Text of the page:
LAST April and May, Prime Minister Modi was severely criticised by a Guyanese newspaper and a few critics, to the point of the criticisms coming across as a personal attack on the leader for his handling of COVID in India. Prior to that and since June, the PM was/has been praised for his handling of COVID with the lowest global infection and mortality rate per hundred thousand people. Because of India’s generosity in donating anti-COVID materials, Guyana and so many other countries were able to limit COVID infections and deaths. Yet, India was criticised for local COVID policy and the sudden increase of COVID. Guyanese and other critics failed to understand India’s federalist system of governance or what those of us who study India’s politics calls “cooperative federalism”.
When the PM assumed control of the battle on COVID last year, he was attacked for what critics described as usurping the power of the state governments or Chief Ministers who was the elected executive of the states. The PM felt humbled by the critics. Modi backed off. Fighting COVID was placed on the shoulders of state governments. Some handled it well; others did not.
Each state was given control over its COVID policy and vaccination drive and to procure its own vaccines. Funds were given to the states to combat COVID. The states proved to be inept in fighting COVID and in acquiring vaccines as the dreadful disease took an unfathomable and devastating toll across India. Millions of cases of infections were recorded daily. COVID swarmed the states; thousands died from COVID daily. No doubt, India was unprepared for the second wave that hit in April and May. After India’s low rate last year and through March of this year, the country was lax and the government felt it had ‘conquered’ COVID with its lockdown. The country let its guard down. During that period, India supplied the world with oxygen ventilators, PPEs, masks, etc., and later vaccines. India didn’t expect a second wave and did not prepare for it. So when the second wave came, India experienced shortages in equipment and vaccines. Modi was blamed for taking care of the needs of the world in vaccine diplomacy. And while happy to receive India’s vaccine, PPEs, etc, to combat COVID, some of the very recipients in Guyana blamed and attacked Modi for the rise of COVID in India and for shortage of equipment in his own country.
Instead of blaming the Chief Minister of the states for the record infections and deaths, the PM was blamed for neglecting his people and for focusing on international vaccine diplomacy. Yet a month earlier, the very critics were praising the PM for helping poor countries, including Guyana, to combat COVID, something the wealthy countries had failed to do. Modi wanted the world to be vaccinated and protected from COVID and committed to helping them. So he supplied the world with vaccines, including wealthy countries. Some seventy countries benefited from India’s vaccine generosity. Modi was also very generous in doling anti-COVID equipment handouts to many countries. Guyana and other Caricom members were beneficiaries receiving millions of vaccines. That assistance helped Guyana and other Caricom countries to control COVID and limit infections and fatalities.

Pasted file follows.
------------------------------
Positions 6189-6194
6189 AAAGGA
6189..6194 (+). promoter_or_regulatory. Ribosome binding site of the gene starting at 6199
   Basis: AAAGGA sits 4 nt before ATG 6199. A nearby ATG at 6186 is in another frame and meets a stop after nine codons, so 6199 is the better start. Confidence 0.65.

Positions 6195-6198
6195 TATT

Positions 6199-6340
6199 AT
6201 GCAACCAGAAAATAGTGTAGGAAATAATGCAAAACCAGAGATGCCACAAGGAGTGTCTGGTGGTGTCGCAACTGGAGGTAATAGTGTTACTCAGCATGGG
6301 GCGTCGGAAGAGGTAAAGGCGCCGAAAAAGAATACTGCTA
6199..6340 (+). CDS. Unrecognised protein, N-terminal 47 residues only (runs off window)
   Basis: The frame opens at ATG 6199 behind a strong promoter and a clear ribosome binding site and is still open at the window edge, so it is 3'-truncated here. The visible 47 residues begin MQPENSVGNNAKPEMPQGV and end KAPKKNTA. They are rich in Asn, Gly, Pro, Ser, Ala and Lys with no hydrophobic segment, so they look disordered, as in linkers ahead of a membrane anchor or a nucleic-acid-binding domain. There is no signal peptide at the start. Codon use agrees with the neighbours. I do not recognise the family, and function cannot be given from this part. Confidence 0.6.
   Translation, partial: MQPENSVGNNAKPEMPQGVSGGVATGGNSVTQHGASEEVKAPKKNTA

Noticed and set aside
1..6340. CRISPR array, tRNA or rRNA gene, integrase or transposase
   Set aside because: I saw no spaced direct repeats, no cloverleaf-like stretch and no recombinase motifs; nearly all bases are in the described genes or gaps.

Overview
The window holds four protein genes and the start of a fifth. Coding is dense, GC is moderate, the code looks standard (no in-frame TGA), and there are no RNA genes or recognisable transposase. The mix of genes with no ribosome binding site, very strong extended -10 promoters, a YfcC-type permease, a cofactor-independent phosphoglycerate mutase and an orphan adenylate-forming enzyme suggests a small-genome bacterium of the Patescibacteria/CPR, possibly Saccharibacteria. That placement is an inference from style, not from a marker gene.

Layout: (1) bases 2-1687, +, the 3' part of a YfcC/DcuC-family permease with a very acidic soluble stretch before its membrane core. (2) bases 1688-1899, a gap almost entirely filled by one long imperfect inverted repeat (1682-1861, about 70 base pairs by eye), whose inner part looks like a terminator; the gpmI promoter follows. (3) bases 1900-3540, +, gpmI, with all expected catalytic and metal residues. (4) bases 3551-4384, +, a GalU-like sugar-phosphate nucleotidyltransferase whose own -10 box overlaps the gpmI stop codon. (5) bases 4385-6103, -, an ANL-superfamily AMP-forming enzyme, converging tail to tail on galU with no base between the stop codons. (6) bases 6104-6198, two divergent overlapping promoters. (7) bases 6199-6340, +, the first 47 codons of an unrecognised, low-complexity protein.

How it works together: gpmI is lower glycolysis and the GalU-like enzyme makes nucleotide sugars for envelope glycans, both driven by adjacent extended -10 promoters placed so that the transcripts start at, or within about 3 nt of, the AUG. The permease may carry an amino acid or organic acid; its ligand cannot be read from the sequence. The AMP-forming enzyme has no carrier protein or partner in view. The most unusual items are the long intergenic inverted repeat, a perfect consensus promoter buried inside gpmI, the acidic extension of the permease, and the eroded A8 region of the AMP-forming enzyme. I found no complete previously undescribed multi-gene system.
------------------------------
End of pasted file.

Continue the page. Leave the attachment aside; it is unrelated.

After the PM was blamed for the rise in COVID casualties in May, the PM re-assumed control over COVID policy, securing vaccines, ventilators, PPEs, etc. and the infections drastically fell. Even when it was at its peak in April and May, India was among the countries with lowest infection and mortality rate from COVID in April and May, lower than Guyana and the US. Today, India has the lowest infection rate globally among major economies. In addition, while most countries, including Guyana, experienced a third wave of infection, it appears that the third wave has skipped India where it has been very mild. Today, India is praised for its handling of COVID by the leaders of all the major countries. This COVID is the biggest problem the world is facing in 100 years. It is the biggest pandemic, and hence efforts made in India to tackle the coronavirus are commendable. As the Indian PM stated some time ago, handling COVID has been most difficult for humanity. He did his best managing problem of state power versus national control.
Misunderstanding of India’s governance structure led to monstrous condemnations of the PM. People didn’t understand Indian’s system of governance – a federalist structure with each state having control over education, health, etc. It is similar to the US where each state has control over its COVID policy. When the PM intervened nationally, COVID was under control. Had he maintained control of COVID during the 2nd wave, perhaps infections would have been curtailed and deaths reduced. And had he not sent us vaccines, perhaps our COVID infection and mortality rate would be much higher than what it is currently.
Last Friday, India administered more than 25 million vaccines, unprecedented in the globe, a record for the issuance of any vaccines globally in one day. In preceding days, India administered record breaking vaccinations of 10, 14, 17, 21 million vaccines daily. So far, some 800 million vaccines were administered as compared with just over 300 million by the US and 400,000 in Guyana.
This is unprecedented handling of COVID-19. India has been able to control the third wave of COVID- 19 and limit its spread. The Indian PM should be praised for his handling of COVID. Unlike what critics claimed in April and May, Modi has done a remarkable job since then to reduce COVID infections not only in India but in other countries as well, including Guyana that were/are recipients of India’s anti-COVID assistance.
Dr. Vishnu Bisram